Dancing in the Dark
[first given as a paper at the Internationale Ferienkurse fuer Neue Musik, Darmstadt 1986 and published in New Observations, New York, May 1989]
Talking about music as a composer has something of Beuys’s “Zeig Deine Wunde” (“Show Your Wound”) about it most of us cannot resist the invitation, despite the dubious value of such an exercise.
There is a public and private aspect to composition. In writing about composition one attempts to make musical concerns clear and public. But I think the really interesting aspect of composition is that part which cannot be talked about directly or easily.
For my students I often describe composition as an attempt to redefine reality (in music). If this is so, then real composition begins when you do not actually understand why you are doing something, because you are attempting to reach beyond your own vocabulary.
Musical content can be understood but not described, at least not in terms of an ‘obsolete reality’ (to coin a phrase).
By way of illustration (derived from one of Suzanne Langer’s):
1). Let us represent musical MATERIAL as a set of triangles of diminishing size:
We can talk about this what choices we made etc. (we can add ‘concepts’ to this – say, the triangles represent the Holy Trinity or, more fashionably, the signs of the zodiac…).
2). METHOD how we put the material together. I will choose to place one triangle inside another.
In Europe this is the most popular point of discussion, particularly among the serialists. (Again we could apply a concept here). But if we choose our methods and materials well, we get something else: a clearly defined
The triangles tend to disappear, and we are presented with an image of curving, intersecting planes. It is clear that the image is inseparable from the materials and the method. No amount of discussion of materials and method will give us a clue to understand the image, except from the point of view of reconstructing it.
Technique is “the right method at the right time”, but what guides us in making the choice of appropriate method cannot be adequately explained except in terms of the resultant image. In other words, unless one is a conceptualist, a discussion of technique is meaningless without a discussion of imagery.
It is that indescribable relationship between the method and the image that interests me. It is in this dark area that composition lies.
As a student of Stockhausen I used to believe that if I knew exactly why I was doing something I was composing well. Now I realize that this amounts to confining oneself to manipulating cliche. The rational application of method can at best set up a compositional problem, and with luck solving it will lead one into an area of genuine composition.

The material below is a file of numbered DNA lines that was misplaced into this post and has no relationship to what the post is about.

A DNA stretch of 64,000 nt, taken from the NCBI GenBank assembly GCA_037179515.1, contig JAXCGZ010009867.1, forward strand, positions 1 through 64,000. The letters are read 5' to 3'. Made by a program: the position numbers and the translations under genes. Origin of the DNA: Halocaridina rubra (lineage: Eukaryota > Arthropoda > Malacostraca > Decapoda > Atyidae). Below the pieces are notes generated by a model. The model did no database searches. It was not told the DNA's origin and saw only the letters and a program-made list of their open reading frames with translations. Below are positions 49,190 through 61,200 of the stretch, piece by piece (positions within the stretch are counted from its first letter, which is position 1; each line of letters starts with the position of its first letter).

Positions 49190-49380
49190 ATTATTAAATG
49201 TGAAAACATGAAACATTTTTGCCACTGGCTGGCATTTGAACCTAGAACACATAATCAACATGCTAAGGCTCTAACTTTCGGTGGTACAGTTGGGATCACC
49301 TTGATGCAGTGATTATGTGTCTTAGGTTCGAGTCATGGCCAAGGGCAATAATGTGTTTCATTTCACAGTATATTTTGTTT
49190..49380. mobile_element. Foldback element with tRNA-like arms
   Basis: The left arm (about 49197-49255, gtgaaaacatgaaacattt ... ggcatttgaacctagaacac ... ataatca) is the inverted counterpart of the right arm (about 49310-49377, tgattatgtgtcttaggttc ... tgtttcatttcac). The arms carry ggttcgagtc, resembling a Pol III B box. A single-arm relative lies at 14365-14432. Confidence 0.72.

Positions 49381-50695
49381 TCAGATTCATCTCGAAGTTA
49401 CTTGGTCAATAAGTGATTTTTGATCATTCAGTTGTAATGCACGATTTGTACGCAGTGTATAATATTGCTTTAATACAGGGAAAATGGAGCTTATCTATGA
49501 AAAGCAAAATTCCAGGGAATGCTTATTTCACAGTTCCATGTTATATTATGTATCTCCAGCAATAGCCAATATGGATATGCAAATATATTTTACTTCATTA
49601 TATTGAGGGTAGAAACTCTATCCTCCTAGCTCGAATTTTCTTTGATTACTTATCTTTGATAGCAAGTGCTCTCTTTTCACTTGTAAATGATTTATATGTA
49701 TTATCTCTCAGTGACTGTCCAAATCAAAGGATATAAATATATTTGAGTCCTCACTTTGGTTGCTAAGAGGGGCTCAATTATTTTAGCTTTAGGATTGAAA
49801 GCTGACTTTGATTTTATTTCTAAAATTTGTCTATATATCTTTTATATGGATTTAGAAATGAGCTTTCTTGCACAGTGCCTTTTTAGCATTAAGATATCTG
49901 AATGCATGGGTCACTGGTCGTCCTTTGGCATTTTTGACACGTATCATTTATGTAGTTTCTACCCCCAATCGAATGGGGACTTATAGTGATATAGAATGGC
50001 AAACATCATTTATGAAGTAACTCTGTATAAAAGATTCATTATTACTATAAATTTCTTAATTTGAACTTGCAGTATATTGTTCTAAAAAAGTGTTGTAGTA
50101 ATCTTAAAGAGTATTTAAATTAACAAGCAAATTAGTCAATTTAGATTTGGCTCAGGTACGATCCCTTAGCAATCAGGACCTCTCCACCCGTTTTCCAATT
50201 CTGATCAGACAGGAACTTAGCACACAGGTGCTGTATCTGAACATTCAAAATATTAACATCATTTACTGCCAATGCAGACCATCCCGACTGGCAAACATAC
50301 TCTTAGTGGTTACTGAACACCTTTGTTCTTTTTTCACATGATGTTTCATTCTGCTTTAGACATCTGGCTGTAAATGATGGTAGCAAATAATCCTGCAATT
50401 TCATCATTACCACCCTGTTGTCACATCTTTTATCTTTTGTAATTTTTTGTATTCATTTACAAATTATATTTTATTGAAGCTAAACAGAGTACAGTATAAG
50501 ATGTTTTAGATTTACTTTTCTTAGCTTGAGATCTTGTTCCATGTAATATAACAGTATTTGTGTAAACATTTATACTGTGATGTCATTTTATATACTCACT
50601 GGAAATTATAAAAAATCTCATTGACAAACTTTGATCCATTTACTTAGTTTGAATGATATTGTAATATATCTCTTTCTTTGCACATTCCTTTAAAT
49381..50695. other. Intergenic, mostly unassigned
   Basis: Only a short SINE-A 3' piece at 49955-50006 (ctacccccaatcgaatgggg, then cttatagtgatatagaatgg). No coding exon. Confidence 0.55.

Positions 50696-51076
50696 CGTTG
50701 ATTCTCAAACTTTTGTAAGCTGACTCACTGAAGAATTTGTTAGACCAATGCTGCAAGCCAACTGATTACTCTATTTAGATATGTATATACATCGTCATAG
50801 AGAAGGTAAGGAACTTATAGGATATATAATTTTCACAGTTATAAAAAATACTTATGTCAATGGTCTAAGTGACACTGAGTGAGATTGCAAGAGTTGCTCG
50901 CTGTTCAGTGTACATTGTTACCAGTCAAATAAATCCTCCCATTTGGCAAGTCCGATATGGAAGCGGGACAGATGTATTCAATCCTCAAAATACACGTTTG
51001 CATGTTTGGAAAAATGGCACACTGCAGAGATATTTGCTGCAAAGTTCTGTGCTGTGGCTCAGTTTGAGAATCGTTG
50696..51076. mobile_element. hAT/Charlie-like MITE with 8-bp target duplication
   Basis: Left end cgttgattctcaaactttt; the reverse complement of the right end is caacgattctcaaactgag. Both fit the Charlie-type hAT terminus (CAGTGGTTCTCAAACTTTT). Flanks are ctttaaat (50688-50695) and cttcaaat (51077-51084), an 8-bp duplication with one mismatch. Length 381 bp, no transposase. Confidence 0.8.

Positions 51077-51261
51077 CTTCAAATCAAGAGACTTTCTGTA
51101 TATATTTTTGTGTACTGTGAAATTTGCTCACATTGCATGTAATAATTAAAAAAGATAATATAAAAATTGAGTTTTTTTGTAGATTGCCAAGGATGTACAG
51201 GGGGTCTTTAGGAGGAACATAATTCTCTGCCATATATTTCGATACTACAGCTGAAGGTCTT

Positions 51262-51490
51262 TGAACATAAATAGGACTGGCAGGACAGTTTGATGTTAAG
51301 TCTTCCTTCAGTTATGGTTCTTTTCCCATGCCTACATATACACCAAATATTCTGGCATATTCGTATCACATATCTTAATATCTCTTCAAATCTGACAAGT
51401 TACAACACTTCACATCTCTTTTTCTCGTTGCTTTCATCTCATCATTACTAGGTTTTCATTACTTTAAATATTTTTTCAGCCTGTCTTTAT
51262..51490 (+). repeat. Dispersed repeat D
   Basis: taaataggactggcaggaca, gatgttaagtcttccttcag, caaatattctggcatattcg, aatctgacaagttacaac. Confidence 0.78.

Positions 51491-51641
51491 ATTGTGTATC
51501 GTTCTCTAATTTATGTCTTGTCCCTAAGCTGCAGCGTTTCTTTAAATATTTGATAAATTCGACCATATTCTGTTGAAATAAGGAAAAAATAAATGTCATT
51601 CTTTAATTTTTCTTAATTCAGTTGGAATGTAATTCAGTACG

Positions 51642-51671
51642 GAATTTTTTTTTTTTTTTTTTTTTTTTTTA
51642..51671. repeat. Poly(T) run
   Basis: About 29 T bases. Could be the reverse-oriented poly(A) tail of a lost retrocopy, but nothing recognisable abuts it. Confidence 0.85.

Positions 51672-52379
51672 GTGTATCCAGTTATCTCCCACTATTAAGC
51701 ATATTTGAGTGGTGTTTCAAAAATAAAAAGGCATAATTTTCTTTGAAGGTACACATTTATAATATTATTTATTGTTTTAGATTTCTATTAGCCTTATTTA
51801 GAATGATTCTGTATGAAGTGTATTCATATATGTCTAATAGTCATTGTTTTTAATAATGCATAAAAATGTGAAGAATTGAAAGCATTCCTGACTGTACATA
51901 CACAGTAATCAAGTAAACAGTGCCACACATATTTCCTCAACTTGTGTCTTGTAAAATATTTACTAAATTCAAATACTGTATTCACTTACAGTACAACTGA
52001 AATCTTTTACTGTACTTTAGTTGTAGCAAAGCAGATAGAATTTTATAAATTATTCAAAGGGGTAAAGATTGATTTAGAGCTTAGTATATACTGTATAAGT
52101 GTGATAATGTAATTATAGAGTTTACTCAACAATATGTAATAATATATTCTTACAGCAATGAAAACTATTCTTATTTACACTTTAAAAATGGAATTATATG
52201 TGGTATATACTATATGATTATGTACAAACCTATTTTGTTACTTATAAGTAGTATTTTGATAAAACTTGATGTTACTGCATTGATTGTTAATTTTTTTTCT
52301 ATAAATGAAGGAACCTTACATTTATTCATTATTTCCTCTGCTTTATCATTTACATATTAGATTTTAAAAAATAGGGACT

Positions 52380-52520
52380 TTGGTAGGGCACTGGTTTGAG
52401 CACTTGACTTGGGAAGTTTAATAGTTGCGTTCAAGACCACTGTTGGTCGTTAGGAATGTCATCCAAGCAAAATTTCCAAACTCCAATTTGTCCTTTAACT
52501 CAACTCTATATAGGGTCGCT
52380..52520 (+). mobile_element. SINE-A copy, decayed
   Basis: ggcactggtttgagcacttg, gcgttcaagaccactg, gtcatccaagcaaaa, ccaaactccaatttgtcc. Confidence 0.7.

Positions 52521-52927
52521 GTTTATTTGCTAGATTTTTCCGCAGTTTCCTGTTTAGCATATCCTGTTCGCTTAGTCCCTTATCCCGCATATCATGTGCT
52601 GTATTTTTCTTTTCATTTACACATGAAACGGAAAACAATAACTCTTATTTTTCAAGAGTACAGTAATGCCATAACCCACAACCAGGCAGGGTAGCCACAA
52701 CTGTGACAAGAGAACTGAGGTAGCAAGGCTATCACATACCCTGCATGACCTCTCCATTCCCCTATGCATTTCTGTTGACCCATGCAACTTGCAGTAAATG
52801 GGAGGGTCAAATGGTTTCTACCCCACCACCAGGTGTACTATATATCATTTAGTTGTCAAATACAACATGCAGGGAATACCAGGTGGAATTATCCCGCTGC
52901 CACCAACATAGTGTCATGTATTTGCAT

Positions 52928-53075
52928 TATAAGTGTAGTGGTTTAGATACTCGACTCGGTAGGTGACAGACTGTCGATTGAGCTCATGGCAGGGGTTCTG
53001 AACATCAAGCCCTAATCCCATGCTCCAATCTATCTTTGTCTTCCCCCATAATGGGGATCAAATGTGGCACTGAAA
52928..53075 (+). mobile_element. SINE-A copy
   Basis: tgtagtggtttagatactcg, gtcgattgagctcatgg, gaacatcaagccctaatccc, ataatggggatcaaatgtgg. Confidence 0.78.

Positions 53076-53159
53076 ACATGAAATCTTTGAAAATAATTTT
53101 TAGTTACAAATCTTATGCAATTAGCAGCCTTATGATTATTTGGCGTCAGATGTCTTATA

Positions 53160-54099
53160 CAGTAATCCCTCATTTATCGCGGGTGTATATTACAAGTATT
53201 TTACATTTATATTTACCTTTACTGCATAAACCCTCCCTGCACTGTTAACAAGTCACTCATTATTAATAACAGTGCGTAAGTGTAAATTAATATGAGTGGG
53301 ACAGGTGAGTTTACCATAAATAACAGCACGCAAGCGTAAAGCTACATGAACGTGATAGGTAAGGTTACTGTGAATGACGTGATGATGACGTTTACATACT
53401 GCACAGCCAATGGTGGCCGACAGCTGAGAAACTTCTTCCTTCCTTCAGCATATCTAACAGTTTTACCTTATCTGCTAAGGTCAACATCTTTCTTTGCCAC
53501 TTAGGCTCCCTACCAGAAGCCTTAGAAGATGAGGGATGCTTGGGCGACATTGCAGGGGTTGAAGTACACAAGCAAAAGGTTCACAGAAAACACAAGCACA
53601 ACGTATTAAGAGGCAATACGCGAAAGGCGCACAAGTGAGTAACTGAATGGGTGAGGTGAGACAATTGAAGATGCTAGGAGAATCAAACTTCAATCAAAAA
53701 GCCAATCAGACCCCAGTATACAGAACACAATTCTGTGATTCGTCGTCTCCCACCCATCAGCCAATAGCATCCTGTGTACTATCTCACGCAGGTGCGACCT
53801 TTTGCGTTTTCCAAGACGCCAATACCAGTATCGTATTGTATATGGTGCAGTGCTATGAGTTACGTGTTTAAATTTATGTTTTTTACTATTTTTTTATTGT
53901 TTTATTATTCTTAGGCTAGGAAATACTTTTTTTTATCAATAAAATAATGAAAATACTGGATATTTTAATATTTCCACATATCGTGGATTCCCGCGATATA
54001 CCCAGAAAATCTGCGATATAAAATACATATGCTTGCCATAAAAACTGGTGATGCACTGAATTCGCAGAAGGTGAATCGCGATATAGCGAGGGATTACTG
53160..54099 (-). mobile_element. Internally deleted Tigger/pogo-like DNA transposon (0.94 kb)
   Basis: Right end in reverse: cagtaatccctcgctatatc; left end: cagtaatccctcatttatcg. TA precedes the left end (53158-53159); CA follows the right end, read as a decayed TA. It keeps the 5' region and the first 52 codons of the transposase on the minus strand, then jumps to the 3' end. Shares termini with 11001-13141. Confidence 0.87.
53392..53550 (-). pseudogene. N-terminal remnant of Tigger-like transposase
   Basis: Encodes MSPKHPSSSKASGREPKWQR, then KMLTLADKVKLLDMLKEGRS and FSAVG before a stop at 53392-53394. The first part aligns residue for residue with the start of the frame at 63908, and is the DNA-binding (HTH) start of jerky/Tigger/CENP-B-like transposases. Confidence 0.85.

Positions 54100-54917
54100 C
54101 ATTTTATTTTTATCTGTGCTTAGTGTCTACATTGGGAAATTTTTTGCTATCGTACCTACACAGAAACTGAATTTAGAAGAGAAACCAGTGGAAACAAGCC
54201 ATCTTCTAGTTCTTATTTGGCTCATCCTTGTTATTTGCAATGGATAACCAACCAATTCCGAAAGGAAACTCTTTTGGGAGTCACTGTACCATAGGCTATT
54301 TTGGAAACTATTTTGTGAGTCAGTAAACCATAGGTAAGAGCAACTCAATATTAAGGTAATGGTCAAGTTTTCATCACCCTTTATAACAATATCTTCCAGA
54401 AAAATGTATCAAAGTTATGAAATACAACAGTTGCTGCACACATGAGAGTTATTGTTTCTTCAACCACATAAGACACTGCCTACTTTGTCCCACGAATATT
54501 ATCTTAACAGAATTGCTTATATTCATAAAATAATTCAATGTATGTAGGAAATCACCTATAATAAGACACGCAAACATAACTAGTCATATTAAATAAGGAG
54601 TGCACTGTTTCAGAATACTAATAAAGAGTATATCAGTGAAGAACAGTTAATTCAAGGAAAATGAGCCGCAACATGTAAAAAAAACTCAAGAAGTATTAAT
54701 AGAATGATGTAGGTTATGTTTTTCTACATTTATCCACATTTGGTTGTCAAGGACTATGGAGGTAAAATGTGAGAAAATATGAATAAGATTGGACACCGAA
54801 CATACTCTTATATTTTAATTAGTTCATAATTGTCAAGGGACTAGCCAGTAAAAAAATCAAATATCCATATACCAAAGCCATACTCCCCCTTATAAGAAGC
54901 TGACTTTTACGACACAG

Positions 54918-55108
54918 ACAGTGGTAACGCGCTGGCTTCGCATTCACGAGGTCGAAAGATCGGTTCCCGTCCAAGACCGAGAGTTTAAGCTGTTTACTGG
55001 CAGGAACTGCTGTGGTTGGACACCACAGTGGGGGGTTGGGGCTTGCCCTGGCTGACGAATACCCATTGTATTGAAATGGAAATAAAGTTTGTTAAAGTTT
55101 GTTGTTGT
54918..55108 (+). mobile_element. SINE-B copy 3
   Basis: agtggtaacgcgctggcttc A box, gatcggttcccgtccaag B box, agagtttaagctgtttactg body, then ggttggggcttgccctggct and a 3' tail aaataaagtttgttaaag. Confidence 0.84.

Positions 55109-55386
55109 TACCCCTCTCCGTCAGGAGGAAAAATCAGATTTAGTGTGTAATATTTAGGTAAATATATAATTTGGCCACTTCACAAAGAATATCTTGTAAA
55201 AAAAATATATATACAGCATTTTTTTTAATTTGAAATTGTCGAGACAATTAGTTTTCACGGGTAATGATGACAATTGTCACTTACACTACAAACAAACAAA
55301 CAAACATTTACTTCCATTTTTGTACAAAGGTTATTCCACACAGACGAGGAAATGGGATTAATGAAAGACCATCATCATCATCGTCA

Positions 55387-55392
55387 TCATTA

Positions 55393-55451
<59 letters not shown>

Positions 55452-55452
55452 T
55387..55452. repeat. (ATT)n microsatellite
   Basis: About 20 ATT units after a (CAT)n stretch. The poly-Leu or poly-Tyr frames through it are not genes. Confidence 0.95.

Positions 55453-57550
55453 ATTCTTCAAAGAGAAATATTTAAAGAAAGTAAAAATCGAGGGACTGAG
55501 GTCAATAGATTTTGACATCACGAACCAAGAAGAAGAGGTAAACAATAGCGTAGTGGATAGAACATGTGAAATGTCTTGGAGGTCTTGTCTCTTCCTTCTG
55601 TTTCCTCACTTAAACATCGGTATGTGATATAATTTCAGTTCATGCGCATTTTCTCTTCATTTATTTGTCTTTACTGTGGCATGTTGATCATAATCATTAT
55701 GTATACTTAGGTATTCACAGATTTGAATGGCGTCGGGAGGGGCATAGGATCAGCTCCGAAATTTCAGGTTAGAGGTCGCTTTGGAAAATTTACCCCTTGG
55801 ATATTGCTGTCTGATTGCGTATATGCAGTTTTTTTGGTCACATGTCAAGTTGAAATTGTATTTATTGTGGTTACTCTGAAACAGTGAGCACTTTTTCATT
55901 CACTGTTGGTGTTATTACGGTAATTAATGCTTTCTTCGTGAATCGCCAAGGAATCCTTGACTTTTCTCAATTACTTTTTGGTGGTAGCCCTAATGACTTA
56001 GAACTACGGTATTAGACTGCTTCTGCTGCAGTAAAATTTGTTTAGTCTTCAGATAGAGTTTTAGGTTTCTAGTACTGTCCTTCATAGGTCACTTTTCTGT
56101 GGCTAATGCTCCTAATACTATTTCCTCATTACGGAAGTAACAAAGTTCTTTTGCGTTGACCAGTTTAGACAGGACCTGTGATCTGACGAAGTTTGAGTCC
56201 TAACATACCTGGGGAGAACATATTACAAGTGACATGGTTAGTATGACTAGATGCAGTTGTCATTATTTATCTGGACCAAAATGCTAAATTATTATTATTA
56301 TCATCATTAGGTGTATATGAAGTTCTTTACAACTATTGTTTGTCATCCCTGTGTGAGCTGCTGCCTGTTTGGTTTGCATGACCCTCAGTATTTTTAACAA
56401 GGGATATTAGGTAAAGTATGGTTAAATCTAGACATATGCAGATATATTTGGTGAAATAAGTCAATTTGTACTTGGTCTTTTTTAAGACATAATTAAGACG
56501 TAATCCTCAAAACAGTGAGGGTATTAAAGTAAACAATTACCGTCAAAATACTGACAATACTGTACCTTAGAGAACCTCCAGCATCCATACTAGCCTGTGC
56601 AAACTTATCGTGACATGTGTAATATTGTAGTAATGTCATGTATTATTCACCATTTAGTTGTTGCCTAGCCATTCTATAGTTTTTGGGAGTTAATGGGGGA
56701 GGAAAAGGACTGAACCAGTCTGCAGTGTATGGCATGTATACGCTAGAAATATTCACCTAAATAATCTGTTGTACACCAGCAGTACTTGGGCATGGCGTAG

This may seem self-evident, especially to someone involved in the visual arts, but if it is self-evident, why is there so much talk in music of technique AS THOUGH IT WERE TRANSFERABLE? Why is there so little awareness of MUSICAL IMAGE?
Is it because the so-called traditionalists have reduced a discussion of musical imagery to emotive description (“cheerful, gloomy, mysterious, light, dark” this is still common in British criticism)? Or does it stem from the tacit assumption of many composers (from conservative to radical) that if you MAP a set of values from an extra-musical model (be they numerical proportions…topographical aspect of a landscape…symbols of states of mind…”laws” of nature…) onto an aspect of the music, you have explained it, or worse still, found a rationale for a composition?
As the twenty-first century approaches we seem to be reaching for our earplugs and crutches. Nobody seemed more aware of this than Morton Feldman the self-confessed Billy Graham of Darmstadt. Show your wound but allow yourself to be healed. Feldman made it clear that what mattered was NOT A METHOD OF COMPOSITION, BUT AN ATTITUDE TOWARDS MUSIC. I understand this as involving a feeling (love) for material (“know thy instrument”), an awareness that everything depends on the context (no universal rules for all situations), and a sensitivity to image.
If there are to be no fixed laws of composition, no formal concepts, then musical discussion (even of technique) needs be via imagery metaphor.
There is a popular song of the thirties called Dancing in the Dark. It struck me that this gives a neat description of what I regard as an ideal approach to composition. It’s very specific.
If you dance in the dark, you know exactly WHAT you are doing. WHERE you are and where you are going is less clear. Obviously, some skill is required (in the thirties one danced with a partner and hopefully there were other dancers on the floor). There is a difference between dancing in the dark and stumbling in the dark. WHY you are dancing is an existential question. I can’t think of any good justification for it one dances for the joy of it and for establishing a relationship with an unseen partner. Only when you make a mistake or when someone turns on the lights does it become a social question. Turning on the lights makes what you are doing public. It also makes you aware of what others are doing. Obviously this has its value, but it carries with it the temptation to compete with others from the point of view of style, at the expense of sensation. You no longer do something for how it feels, but for how it looks.